13 June 2018
On 15 February 2013, senior city solicitor David Latham committed suicide by throwing himself under a tube train. According to evidence which came to light at the inquest into his death, Mr Latham was struggling to deal with stress in the run-up to a big case and had suffered a number of sleepless nights just before committing suicide.
This story came almost two years after Lloyds’ boss António Horta-Osório took an enforced two month break from his role in November 2011, a mere six months after being appointed, citing extreme fatigue and stress. The BBC website’s headline ‘Lloyds’ boss flunks stress test’ received such negative publicity that the Corporation’s Business editor Robert Preston was forced to issue a subsequent clarification in the article that he would never trivialise stress.
More recently, one of Barclays’ most senior bankers Sir Hector Sants was reportedly forced to temporarily quit his job due to exhaustion and stress.
The effect of stress at the workplace has long been considered a taboo subject and one that people have been reluctant to address. In the fast paced world of the city where the ‘on-demand’ culture is prevalent, stress is considered to be endemic and an individual’s competence is often equated to his or her ability to deal with it. Senior professionals are expected to have an even higher tolerance for stress and any mention of it is taken as a sign of weakness, which in such a cut-throat environment could prove career-ending.
Therefore, many organisations are not in the best position to deal with the signs and symptoms of work-related stress, even though employers owe their employees duties under health and safety laws to monitor and control the risks arising from it.
However, cases like the one involving Mr Horta-Osório, where despite a fall in Lloyds’ share price and extensive speculation regarding his future Mr Horta-Osório eventually returned to his post in January 2012, are slowly changing the tide and professionals are being welcomed back to the top after a period of recuperation and restoration.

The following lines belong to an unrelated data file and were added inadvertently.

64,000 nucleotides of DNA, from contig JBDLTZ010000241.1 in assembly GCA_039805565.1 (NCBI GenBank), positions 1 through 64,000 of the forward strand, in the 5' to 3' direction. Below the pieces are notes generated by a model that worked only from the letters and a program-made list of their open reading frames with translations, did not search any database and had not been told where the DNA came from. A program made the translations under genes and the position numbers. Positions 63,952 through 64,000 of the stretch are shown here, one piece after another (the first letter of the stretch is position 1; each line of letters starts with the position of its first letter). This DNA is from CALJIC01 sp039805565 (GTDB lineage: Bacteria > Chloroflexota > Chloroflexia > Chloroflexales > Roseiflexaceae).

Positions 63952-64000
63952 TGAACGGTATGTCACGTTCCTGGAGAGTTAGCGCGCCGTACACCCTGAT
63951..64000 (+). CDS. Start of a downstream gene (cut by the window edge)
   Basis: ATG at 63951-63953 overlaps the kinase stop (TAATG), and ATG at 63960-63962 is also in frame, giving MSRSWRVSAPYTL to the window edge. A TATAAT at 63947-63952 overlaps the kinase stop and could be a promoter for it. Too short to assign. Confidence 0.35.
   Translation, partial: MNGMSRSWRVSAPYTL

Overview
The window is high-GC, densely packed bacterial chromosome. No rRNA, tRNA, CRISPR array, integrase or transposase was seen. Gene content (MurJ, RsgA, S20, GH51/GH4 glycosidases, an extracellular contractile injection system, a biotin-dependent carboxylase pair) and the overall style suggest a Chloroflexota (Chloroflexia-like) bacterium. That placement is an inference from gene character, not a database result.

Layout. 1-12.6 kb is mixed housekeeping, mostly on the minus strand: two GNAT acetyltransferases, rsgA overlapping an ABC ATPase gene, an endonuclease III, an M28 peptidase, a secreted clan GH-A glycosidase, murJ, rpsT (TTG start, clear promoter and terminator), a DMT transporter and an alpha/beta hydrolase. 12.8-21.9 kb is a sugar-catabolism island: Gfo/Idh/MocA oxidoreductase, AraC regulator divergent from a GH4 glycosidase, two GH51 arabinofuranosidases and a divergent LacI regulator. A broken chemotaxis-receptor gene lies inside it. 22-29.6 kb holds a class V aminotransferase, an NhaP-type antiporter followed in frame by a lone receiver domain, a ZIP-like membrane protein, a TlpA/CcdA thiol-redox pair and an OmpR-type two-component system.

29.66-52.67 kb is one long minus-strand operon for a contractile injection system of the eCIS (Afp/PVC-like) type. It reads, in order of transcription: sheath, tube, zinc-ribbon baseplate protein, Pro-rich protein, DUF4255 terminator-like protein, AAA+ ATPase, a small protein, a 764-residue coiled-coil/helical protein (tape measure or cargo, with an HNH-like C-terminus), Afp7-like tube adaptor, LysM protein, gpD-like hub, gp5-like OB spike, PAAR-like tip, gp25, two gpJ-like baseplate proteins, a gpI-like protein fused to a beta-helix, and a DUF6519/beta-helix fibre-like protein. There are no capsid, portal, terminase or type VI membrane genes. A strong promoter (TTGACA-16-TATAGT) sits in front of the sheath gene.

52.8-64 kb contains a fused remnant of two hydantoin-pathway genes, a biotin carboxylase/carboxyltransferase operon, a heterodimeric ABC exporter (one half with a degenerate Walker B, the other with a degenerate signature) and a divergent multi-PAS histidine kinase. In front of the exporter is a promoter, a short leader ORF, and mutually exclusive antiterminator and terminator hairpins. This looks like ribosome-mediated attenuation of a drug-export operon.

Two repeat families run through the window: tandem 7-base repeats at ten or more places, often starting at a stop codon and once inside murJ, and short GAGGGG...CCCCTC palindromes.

It is therefore up to the organisations themselves to spearhead a change by promoting a culture where mental health can be discussed without the fear of discrimination and where employees’ concerns can be addressed confidentially and effectively.
In order to assist workplaces tackle work related stress, the HSE has developed a five step process to ensure that risks from work related stress are effectively assessed and managed.
The five steps are:
1. Identify the risk factors – What are the general and specific risks to your organisation?
2. Who can be harmed and how – Acknowledge that work related stress can potentially affect any member of staff but evaluate the data to try to indentify specific problem areas and triggers
3. Evaluate the risks – Conduct a thorough risk assessment in partnership with employees and feed back results to managers
4. Record your findings - Develop and implement a plan
5. Monitor and review - Ensure that the effectiveness of the solutions is constantly evaluated
There is a perception that risk assessments around stress are so difficult that they are frequently notundertaken .Butwith more and more workplaces recognising the cost of employees being absent from work due to ill health there is a gradual recognition that investing in the management of stress at work is not only a legal requirement but makes business sense.